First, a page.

“This is the only career fair we come to for interns,” said Christy Lermer, a Crate & Barrel regional trainer. “I’m interested in people that have a passion for products and service, and that’s what students get here. That’s one of the reasons we feel great about hiring Aggie interns.”

Categories: Centers, Students

Telling students in February that only 25 percent of her job is buying, Bronstein outlined the aspects of the retailing industry that buyers oversee, from creating a business plan to developing a relationship with vendors to working with stores on merchandise presentation.Foley’s buyer Pat Bronstein gave students in Center for Retailing Studies Associate Director Cheryl Holland Bridges ‘ marketing class a sneak peak at her life balancing sales figures and keeping an eye on the latest juniors fashions.

It was Bronstein’s third semester to guest-lecture at Mays. She has 30 years of experience in buying and managing sales and is sought-after as one of the best buyers in the company to train and develop new retailing leaders. During the talk, Foley’s recruiter Jacob Rodriguez also presented the Center for Retailing Studies with a $13,000 sponsor check to help the center continue its programs in retailing education.

Bronstein also gave the more than 50 students gathered a glimpse at some items in Foley’s spring lineup for juniors. Laughing at the mixed reaction to her personal pick for a spring juniors edge-of-fashion seller — the knee-length Bermuda short — Bronstein said that with her years of experience in buying, she was afraid of not following her instincts.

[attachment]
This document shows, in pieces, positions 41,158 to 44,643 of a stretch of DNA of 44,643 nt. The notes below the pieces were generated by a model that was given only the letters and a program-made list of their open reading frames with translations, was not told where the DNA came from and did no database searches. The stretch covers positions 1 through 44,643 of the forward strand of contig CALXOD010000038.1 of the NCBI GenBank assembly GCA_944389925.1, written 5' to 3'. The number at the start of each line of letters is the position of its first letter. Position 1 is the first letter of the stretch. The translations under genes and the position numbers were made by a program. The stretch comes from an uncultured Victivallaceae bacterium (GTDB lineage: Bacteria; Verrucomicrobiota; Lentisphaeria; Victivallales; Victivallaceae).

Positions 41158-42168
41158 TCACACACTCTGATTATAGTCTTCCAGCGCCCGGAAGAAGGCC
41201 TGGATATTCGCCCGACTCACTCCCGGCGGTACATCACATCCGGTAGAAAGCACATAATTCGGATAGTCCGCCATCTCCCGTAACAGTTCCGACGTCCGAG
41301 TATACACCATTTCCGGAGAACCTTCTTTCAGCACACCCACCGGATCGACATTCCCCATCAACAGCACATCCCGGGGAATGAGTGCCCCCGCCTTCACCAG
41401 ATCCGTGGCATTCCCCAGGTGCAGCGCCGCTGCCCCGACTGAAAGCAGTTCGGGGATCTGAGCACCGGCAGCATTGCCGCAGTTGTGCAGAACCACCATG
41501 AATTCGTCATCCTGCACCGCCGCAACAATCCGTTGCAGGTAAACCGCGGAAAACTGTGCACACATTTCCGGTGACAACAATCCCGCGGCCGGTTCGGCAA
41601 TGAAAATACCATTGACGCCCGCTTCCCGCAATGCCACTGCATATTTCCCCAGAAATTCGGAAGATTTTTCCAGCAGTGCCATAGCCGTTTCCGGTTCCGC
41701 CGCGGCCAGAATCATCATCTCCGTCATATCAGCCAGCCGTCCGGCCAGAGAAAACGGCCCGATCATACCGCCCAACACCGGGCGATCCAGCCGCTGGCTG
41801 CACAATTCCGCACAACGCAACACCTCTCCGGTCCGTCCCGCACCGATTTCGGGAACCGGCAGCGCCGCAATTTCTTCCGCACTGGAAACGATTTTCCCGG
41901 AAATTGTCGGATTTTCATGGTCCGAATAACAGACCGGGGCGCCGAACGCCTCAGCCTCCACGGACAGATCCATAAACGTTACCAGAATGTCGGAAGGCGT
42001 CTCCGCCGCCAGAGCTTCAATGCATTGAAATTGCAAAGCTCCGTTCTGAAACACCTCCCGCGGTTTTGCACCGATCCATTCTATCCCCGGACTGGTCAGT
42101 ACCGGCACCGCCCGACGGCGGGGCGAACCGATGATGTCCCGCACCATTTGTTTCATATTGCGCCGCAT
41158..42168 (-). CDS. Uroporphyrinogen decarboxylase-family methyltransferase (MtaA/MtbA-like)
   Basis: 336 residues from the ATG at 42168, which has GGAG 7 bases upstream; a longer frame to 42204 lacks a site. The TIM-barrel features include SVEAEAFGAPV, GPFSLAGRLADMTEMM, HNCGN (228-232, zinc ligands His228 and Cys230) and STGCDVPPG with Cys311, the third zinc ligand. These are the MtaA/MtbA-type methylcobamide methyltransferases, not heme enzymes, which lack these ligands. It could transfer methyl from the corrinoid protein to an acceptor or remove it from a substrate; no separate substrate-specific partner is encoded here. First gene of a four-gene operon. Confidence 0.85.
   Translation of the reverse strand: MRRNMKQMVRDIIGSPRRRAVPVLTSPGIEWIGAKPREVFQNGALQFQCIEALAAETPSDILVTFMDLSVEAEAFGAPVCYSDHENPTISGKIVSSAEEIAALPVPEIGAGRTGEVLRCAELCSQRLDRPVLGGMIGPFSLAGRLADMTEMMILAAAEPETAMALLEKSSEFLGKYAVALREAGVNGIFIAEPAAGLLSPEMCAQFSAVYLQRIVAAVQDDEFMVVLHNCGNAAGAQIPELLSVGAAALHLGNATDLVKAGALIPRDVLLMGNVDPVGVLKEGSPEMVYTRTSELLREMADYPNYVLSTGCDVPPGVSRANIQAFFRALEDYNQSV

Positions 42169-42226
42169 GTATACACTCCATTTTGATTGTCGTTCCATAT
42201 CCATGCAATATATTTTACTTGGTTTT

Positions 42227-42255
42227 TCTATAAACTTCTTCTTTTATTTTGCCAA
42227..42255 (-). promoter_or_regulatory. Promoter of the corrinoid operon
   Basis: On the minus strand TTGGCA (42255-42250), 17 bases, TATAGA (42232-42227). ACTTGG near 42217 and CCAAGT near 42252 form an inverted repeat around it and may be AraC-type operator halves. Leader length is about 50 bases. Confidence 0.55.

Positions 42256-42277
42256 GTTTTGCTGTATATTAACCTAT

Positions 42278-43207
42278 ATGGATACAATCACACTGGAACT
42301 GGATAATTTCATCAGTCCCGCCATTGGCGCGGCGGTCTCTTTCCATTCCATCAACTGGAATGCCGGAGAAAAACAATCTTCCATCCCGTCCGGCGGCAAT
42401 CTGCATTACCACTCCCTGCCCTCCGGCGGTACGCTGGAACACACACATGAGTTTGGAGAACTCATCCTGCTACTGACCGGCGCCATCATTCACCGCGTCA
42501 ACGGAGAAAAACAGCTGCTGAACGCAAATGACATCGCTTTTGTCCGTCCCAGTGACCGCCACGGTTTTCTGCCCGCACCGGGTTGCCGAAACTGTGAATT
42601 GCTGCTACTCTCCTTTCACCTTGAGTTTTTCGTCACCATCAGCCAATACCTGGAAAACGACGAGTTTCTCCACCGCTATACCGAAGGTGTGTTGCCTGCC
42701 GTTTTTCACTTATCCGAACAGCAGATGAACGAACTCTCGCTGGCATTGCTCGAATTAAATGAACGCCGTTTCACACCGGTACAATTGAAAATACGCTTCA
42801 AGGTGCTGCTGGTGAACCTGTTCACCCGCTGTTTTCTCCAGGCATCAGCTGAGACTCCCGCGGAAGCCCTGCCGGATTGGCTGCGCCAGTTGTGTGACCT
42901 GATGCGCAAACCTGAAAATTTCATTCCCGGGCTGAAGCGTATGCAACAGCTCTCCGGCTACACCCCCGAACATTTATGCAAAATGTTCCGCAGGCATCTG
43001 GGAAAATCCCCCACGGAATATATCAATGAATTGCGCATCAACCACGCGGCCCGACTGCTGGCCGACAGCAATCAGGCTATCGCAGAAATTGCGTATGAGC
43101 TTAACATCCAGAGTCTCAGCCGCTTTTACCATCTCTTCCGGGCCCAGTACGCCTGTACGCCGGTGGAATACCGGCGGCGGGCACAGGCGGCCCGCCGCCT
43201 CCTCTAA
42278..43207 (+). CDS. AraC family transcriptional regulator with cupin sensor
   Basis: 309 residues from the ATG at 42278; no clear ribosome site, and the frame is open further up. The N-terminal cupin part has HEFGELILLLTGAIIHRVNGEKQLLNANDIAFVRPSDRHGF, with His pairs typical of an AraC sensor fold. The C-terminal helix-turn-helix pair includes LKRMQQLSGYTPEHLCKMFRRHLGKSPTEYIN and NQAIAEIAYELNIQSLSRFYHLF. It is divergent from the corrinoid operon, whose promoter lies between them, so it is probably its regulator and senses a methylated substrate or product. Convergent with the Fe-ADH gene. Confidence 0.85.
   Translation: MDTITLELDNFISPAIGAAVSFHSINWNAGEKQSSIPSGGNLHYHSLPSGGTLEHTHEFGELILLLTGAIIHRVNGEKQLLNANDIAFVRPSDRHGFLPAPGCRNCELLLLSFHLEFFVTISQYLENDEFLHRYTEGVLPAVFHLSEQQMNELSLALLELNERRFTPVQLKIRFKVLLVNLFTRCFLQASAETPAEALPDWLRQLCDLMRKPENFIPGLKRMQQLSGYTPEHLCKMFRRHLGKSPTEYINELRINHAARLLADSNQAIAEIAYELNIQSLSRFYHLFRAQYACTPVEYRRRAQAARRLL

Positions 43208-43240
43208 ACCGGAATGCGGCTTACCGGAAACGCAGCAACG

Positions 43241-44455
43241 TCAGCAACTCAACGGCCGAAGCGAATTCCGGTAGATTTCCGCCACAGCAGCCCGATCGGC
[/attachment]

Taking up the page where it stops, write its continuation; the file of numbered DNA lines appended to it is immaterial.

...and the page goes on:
“As a buyer, you have to follow your senses,” she said. “If you’re always going to be safe, then it’s never going to be anything fun. You just have to put the risk out there and test the waters.”

Categories: Centers, Departments, Faculty, Programs

Distinguished Professor of Marketing Len Berry found his research on another distinguished list at The Sloan Management Review: That of top-seller with two articles on which he was lead author ranking in the top ten best-selling reprints in the corporate market during fall 2004.

The quarterly review is published by MIT’s Sloan School of Management. Berry is the only author to appear twice on the “Top 10 Best Sellers” list in the corporate market.

Ranked No. 1 is “Listening to the Customer — The Concept of a Service-Quality Information System,” co-authored with former Mays colleague A. Parasuraman. Coming in at No. 8 is “Managing the Total Customer Experience,” co-authored with Lewis P. Carbone and Stephen H. Haeckel.

Categories: Departments, Faculty, Research Notes

Marketing Professor Venkatesh Shankar and co-author Ruth N. Bolton of Arizona State University were recognized during the American Marketing Association’s Winter Marketing Educators’ Conference in February.

Their paper, “An Empirically Derived Taxonomy of Retailer Pricing and Promotion Strategies,” won an honorable mention in the Journal of Retailing‘s William Davidson Best Paper Award competition. The Davidson awards — first prize and honorable mentions — are given annually to authors of leading retail-marketing articles published in the Journal. Awards are given two years after a paper’s original publication to allow for evaluation of the research’s effect on the field.

Categories: Departments, Faculty, Research Notes

Mario Gonzalez, a Bryan native who graduated from Mays Business School’s land economics and real estate master’s program in 1999, was honored in January as one of San Antonio Business Journal’s “40 Under 40” rising stars.